Curtis Pitts, 89, who created the popular aerobatic biplane known as the Pitts Special, died Friday in Homestead, Fla., of complications from a heart valve replacement.
The Smithsonian Institution's National Air and Space Museum in Washington has called the plane Pitts created in 1943 "revolutionary because of its small size, light weight, short wingspan and extreme agility."
Aerobatic pilot Betty Skelton brought attention to Pitts' design in the late 1940s and '50s when she won several championships in her model of his plane, dubbed the Little Stinker.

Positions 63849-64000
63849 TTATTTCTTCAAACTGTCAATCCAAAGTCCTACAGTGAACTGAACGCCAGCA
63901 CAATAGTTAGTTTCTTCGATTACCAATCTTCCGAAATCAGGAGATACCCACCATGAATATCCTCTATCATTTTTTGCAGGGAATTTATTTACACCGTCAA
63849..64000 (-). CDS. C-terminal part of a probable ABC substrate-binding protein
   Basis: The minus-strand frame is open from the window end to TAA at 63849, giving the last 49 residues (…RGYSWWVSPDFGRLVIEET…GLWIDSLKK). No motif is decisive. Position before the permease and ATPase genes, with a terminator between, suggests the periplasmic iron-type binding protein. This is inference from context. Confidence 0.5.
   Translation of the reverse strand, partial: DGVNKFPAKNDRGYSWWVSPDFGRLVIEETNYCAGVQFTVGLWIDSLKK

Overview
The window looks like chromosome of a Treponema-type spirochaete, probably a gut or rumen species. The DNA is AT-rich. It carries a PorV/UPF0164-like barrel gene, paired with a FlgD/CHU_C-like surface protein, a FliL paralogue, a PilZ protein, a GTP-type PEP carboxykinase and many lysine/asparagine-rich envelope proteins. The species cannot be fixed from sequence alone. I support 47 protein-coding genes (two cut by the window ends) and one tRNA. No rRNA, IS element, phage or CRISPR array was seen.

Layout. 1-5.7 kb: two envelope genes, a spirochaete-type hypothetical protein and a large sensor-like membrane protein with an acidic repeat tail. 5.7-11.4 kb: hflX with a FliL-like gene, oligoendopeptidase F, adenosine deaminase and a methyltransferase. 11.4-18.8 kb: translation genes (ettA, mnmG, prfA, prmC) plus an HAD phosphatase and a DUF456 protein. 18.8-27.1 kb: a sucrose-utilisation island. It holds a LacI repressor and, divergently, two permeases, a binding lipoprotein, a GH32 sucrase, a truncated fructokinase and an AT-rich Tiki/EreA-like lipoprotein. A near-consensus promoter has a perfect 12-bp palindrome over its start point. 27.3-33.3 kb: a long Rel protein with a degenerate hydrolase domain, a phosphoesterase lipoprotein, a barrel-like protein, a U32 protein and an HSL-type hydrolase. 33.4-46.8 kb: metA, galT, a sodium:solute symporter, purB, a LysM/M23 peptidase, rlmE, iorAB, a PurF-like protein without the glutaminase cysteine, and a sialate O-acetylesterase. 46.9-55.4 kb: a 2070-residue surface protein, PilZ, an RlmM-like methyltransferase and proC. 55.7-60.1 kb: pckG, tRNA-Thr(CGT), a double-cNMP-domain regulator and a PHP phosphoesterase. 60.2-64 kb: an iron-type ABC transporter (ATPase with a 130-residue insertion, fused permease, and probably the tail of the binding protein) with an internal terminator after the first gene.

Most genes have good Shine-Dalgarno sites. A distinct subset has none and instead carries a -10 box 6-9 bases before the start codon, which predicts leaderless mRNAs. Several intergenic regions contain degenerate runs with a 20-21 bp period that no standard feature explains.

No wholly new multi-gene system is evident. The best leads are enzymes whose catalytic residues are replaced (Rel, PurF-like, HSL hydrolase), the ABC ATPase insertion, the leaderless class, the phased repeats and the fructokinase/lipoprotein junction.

The Pitts Special, which can be broken down and shipped in pieces for reassembly in the buyer's home, became even more popular in the 1960s when Pitts began to create and sell construction drawings. The Smithsonian said the Pitts Special dominates aerobatic competitions to this day and is still the most successful and recognized American-built aerobatic design.